How to build a stronger neck (part 2)

Posted by David Wang 5 years, 1 month ago Comments

The head, neck and upper body as one single cohesive structure is like a big ol'tree with its crown, trunk and roots. For the tree to have a full crown of leaves, ubiquitous branches and a thick sturdy trunk, the tree must have roots firmly anchored into the soil. Likewise, for the neck to be strong and to withold the weight of the head, its roots (the trapezius muscle and others, image below) must also be strong. As shown, the trapezius muscle is posterior portion of the root that supports an upright posture of the body. It is a thick and large piece of musculature that spans from the base of the skull to the shoulders and latches onto the spine. The middle and lower portion of the trapezius muscle each draws the shoulder blade backwards and downwards towards the spine. Amongst those with a weak neck, the said muscle (along with the deep neck flexor described in the previous entires) is most often the weakest link, and in this entry, we will be talking about strengthening of these two portions of the trapezius muscle. Further, the strengthening of this muscle group should be an advanced routine that follows the deep neck flexor exercise mentioned here, with the purposes to build a stronger neck and upperback.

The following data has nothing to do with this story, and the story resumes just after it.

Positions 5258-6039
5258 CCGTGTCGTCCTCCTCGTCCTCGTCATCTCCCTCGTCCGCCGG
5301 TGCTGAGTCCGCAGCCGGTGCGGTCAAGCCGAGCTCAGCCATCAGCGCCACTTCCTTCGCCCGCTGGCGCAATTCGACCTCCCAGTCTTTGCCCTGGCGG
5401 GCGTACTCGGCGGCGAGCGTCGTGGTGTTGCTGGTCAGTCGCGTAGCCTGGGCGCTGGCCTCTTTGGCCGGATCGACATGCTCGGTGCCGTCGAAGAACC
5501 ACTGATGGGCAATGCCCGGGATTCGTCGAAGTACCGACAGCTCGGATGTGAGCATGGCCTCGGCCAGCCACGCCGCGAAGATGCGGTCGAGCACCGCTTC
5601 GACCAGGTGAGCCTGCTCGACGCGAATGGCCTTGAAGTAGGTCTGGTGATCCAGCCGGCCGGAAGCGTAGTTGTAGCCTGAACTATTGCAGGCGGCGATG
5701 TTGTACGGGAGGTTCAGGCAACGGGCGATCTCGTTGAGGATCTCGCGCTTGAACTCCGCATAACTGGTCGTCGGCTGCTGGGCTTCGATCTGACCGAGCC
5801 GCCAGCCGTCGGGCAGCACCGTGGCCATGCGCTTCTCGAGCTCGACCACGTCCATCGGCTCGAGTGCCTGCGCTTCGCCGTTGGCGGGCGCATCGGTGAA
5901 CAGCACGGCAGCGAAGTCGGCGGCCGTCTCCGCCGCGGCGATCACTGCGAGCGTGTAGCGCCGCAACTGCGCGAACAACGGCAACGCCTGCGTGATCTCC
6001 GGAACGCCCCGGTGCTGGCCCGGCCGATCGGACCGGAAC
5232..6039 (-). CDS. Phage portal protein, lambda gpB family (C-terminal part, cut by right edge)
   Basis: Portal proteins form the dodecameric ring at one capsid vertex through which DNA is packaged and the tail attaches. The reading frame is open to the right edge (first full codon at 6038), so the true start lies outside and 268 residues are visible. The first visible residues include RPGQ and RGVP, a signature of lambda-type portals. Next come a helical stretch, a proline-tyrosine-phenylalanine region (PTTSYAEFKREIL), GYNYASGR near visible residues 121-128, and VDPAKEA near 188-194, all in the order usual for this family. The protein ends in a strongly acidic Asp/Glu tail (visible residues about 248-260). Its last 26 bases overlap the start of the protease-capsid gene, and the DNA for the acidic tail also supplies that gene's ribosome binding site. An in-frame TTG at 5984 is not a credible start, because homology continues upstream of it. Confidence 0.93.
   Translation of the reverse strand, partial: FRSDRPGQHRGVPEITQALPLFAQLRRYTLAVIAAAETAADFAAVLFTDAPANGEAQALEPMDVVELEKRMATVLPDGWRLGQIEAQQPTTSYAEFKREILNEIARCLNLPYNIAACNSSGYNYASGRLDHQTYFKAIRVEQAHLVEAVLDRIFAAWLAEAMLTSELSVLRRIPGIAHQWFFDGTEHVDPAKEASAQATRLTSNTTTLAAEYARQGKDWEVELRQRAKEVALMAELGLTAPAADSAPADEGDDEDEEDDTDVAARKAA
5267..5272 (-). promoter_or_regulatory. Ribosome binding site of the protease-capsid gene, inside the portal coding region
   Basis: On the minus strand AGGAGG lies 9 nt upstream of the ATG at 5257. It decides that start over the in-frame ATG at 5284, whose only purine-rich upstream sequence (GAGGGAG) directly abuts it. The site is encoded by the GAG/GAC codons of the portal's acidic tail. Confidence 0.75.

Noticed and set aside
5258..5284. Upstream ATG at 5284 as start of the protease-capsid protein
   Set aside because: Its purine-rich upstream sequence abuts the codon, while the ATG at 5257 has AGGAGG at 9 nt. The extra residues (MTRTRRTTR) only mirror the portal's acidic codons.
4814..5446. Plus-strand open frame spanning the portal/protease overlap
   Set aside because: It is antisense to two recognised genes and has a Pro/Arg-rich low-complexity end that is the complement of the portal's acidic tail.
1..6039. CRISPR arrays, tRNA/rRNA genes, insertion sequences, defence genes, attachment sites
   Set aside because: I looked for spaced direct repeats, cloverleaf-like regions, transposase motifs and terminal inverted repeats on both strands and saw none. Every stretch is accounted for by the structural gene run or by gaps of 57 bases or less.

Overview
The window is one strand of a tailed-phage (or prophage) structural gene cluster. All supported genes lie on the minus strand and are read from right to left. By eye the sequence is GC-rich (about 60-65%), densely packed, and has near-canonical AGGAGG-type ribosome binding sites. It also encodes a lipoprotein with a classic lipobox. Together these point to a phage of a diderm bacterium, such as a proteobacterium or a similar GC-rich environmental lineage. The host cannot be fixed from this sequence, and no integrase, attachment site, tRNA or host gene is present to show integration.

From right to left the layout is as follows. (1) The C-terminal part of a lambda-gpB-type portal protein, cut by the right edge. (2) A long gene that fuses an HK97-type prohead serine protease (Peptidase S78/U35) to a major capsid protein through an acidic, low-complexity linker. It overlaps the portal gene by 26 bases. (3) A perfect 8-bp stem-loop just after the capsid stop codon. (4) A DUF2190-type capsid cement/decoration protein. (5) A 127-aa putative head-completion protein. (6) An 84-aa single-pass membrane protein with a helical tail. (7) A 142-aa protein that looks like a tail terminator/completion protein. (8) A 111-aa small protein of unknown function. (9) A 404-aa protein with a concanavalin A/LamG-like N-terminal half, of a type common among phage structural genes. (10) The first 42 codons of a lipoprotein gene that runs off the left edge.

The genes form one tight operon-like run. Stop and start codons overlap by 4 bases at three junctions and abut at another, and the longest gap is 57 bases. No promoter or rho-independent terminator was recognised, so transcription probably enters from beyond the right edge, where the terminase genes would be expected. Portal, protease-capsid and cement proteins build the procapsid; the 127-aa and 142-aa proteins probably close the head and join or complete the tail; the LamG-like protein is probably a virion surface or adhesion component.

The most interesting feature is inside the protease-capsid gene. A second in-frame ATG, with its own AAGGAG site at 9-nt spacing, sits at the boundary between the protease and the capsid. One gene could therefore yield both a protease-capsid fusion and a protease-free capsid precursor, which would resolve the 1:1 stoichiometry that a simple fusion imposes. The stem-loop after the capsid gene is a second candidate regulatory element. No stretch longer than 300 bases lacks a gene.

Mid Trapezius muscle Strengthening key points
- the seated row pull - 

  • start with an upright posture, shoulders depressed and elbows tappered to the ribcage
  • pull rings towards abdomen at the height of the navel
  • at the end of the pull, contract and squeeze the shoulder blades inwards towards the spine to get the 'row pull plus'

Lower trapezius muscle strengthening key points
- the bent over row -

  • emphasize shoulder depression by actively lowering your shoulders via contracting the latissimus dorsi muscle
  • reverse grip (palm up)
  • bend over to approx. 15º with the floor
  • arch your lowerback and tighten up the erector muscles prior to the pull
  • pull bar towards abdomen, not chest

Resistance training beginners should always start with light weights and try to work on the form. When you are able to control the pull without any shaking or trembling of the body or weights, then you can safely advance into weight ranges that facilitate muscle activation and growth.

- David  

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